The man that once yielded fear among us, was now indulged in fear - And this is his full admission into the unnerving dark sea.
EᗰᗷᖇᗩᑕIᑎG OᑎEᔕEᒪᖴ, ᑭᗩᖇT 2:
TᕼE ᗩᗪᗰIᔕᔕIOᑎ Oᖴ ᖴEᗩᖇ, ᖴᒪOᗯEᖇ ᗷOY - TYᒪEᖇ, TᕼE ᑕᖇEᗩTOᖇ
ᴛʜᴇ ᴀᴄᴛ ᴏꜰ ᴀɢʀᴇᴇɪɴɢ ᴛʜᴀᴛ ꜱᴏᴍᴇᴛʜɪɴɢ ɪꜱ ᴛʀᴜᴇ, ᴇꜱᴘᴇᴄɪᴀʟʟʏ ᴜɴᴡɪʟʟɪɴɢʟʏ.]
Admission is first shown in literally the first few lyrics of the opening track, where Tyler is reflective and frankly, having an existential crisis. “How much time do I have left?” is a question that middle-aged people usually ask, not younglings. Yet, it’s clear that Tyler’s been through a lot, from growing up with a single parent to vile lyricism, getting banned in the UK, and then working with Kanye and Wayne, he’s been through a lot. Even with just a slight resting of the mind, fear crept in.
Fear is an emotion caused by the threat of danger, and in the production period of Flower Boy, Tyler was a man who needed to be persuasive to the masses. He wasn’t the young man crowned by countless critics and audiences like he is now, he was a younger man who was seen as “he has potential, but what else can he really make aside from Yonkers?” With the critically in-between release of Cherry Bomb, the threat became more apparent. For once, he was a man who needed to appease the public, not one that previously couldn’t give 2 stacks of emeralds to care.
On Flower Boy, putting aside the beautiful and brilliant sound, there’s an outcry of fear. Unwilling to show, yet left with no choice but to.
See You Again, a song that is about the reminiscing of a dream, where a dream partner appears to be short-lived. Tyler fears their departure, yet covers the weakness with such a poppy instrumental. Garden Shed, a song about hiding in the closet, frustrated with his fear of coming out and facing the world, as a different identity, scared by the perception of the people. 911/Mr. Lonely, a song about loneliness as you could tell, with the explosion of feelings in the latter half, a confession of the fear of loneliness and peer perception. Examples go on and on.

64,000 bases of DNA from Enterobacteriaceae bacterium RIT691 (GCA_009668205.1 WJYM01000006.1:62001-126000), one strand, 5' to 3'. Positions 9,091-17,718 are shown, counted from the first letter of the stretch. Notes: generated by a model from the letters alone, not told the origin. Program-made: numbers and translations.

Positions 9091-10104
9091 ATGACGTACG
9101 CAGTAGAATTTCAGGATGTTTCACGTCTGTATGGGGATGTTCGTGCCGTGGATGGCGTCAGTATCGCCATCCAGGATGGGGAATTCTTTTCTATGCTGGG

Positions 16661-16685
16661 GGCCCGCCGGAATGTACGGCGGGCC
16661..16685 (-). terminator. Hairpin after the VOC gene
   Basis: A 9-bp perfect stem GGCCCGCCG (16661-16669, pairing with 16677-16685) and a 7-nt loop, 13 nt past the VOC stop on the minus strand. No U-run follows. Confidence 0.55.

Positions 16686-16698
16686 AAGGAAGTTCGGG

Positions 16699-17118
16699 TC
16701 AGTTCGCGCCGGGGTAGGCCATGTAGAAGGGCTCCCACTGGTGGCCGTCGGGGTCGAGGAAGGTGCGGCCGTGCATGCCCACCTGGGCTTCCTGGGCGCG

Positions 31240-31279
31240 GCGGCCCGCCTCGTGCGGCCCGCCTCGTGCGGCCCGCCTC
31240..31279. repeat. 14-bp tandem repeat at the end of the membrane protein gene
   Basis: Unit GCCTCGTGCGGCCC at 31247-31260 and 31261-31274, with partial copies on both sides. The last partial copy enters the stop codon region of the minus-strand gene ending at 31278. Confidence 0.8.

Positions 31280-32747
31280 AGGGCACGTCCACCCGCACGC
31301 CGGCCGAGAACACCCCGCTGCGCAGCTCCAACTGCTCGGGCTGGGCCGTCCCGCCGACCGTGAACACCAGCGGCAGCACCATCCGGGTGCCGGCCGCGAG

The album presents itself as more of a diary for Tyler, a book about his daily thoughts. “How many cars can I buy till I run out of drive?” “I say the loudest in the room is probably the loneliest in the room.” “I ain’t got time for these pleasant individuals of African descent, who tend to have mid to dark brown complexion of skin color!” It’s distant from his previous works, where Tyler tends to barricade his emotional weaknesses from his music, case in point, all of his albums except Wolf and She from Goblin. Artistic progress, sure, but more so, personal progress.
From a personal perspective, Tyler provides insight into his mind that we’ve never seen before. Loneliness, boredom, even his sexuality, early Tyler wouldn’t have been exposing his own feelings like this. Perhaps, he was still unwilling to at this point. Yet, he had no choice but to submit to the fact that he is in fact, weak and vulnerable. Fear of weakness. Yet, the album ends on a good note, concluding with a love song Glitter, and the mellow instrumental outro Enjoy Right Now, Today. It’s a sign of improvement - by letting his fear be exposed instead of hiding them, in a garden shed if you will, he is now freed from his own mental barriers - Just from the admission of fear.
The production quality on Flower Boy is a massive step forward for Tyler. We can talk all day about his ability as a producer on Goblin or Wolf, but one thing’s certain: He is so, so much better on here. Cherry Bomb had flashes of brilliance, and Flower Boy was the album where he grabs his talent and fully harnesses it, transforming into a beautiful and opulent sunflower, among the rich and lush land that is so similar to the one drawn in the album cover.
Aside from Tyler’s performances, the guest list also delivers. Frank Ocean on 911/Mr. Lonely, Estelle on Garden Shed, Rex Orange County on Boredom, just to name a few. Tyler likes to use guest features as instruments to the whole composition, and these few features show my point fully.
At the end of the day, this album succeeded because Tyler showed his innermost fears. It’s okay to give up on the pursuit of toxic masculinity, it’s okay to show emotional weaknesses. And the realization of it, accompanied by the admission of fear, made this album so humane. And that’s why it’s one of my favorite albums of all time. Tyler the Creator, Flower Boy, the admission of fear.